Oberon attempts to land Workies mainstay Van Veen

BANG: Workies gun Jono Van Veen gets rid of CYMS forward Kyran Bubb during the 2015 Group 10 grand final at Wade Park. Photo: STEVE GOSCH
BANG: Workies gun Jono Van Veen gets rid of CYMS forward Kyran Bubb during the 2015 Group 10 grand final at Wade Park. Photo: STEVE GOSCH

Up until early last week, Oberon had landed one of Group 10's biggest fish.

Tigers president Ian Christie-Johnson confirmed his club had been deep in talks with Lithgow stalwart Jono Van Veen, the two-time premiership winner to significantly strengthen the club’s back row stocks.

But unfortunately for the Tigers, the deal was knocked back.

“We thought we had him, but on Tuesday he declined the offer,” the Tigers boss said of Van Veen, who lifted the premiership trophy with Lithgow in 2005 and 2012.

Van Veen is likely to remain with Lithgow for the 2017 Group 10 season.

The swing and a miss for one of Group 10’s best players is the latest pre-season blow for the Tigers just weeks out from their premiership opener on home soil against Orange Hawks.

Oberon prop Luke Christie-Johnson ruptured an Achilles tendon at training, surgery likely to end his season before a ball is kicked.

While the club was also hopeful of securing the services of a prop from England, but that deal too has fallen through on the eve of round one.

“The front row is an area we’ve battled in now for a little while but we were looking good there for a moment,” Ian Christie-Johnson said.

INJURED: Luke Christie-Johnson

INJURED: Luke Christie-Johnson

“Our forwards aren’t the biggest, and Jono would have been great for us in the back row, but now we’re probably looking at pushing some of those players further up front.

“We’re still looking for players, but it’s tough at this time of the year. We looked as though we’d have a solid four props but we’re down to one.”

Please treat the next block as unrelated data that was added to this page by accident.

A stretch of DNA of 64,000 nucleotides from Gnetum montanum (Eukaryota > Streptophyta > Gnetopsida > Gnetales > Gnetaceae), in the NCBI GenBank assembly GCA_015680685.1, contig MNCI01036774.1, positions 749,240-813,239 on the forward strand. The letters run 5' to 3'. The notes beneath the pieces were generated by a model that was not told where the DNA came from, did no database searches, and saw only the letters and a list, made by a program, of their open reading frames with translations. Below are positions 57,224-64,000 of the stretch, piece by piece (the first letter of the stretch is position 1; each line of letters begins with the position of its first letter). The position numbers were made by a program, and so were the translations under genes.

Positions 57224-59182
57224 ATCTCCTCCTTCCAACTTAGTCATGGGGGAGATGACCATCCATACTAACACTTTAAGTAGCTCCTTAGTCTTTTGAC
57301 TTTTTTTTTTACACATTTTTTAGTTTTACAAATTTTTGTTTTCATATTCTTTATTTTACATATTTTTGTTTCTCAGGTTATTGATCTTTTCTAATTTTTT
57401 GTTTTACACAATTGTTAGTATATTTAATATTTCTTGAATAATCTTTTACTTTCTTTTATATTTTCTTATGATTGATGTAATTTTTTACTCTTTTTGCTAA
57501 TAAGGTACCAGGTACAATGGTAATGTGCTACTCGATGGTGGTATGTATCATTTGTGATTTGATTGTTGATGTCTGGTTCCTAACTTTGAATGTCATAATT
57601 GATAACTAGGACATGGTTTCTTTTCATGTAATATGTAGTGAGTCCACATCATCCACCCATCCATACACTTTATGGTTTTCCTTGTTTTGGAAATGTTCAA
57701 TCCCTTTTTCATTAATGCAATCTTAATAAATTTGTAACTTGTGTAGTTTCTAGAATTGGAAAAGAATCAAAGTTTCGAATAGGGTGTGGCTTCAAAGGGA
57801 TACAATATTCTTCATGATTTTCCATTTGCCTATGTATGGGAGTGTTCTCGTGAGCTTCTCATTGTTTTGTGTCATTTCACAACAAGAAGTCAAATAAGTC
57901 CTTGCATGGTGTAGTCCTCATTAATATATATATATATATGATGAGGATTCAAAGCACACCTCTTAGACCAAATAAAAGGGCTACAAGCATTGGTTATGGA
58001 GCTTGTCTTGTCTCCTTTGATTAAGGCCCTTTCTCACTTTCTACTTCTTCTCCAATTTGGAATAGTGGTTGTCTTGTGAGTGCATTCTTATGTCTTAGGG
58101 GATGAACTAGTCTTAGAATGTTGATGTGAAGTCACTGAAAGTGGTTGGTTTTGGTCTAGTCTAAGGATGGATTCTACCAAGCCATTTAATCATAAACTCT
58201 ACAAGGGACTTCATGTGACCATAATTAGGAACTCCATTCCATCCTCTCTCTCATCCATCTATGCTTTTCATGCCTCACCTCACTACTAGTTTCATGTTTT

Christie-Johnson said it wasn’t panic stations ahead of the round one clash on April 9.

But he expected Hawks to be a tougher opponent that the one the Tigers faced throughout 2016.

“We battled throughout the 2015 season, lost most games and ran last. But we turned it around and I think Hawks can do that,” Christie-Johnson said.

“We know what it’s like to be in their position.”

Meanwhile, the best young league players in the region could be playing in a state cup competition within five years if the vision of NSW administrators is realised.

NSW Rugby League chief executive, David Trodden, said the sport is committed to creating clearly-defined pathways from junior footy to the NRL. That means viable teams from regional areas in the second-tier comp.

“One of the strategies the NRL is working on is expanding the state cups,” Trodden said.

“The vision is by 2022 there’d be four extra teams and at least three of those from regional areas. We want second-tier teams in strategically important areas in regional NSW.”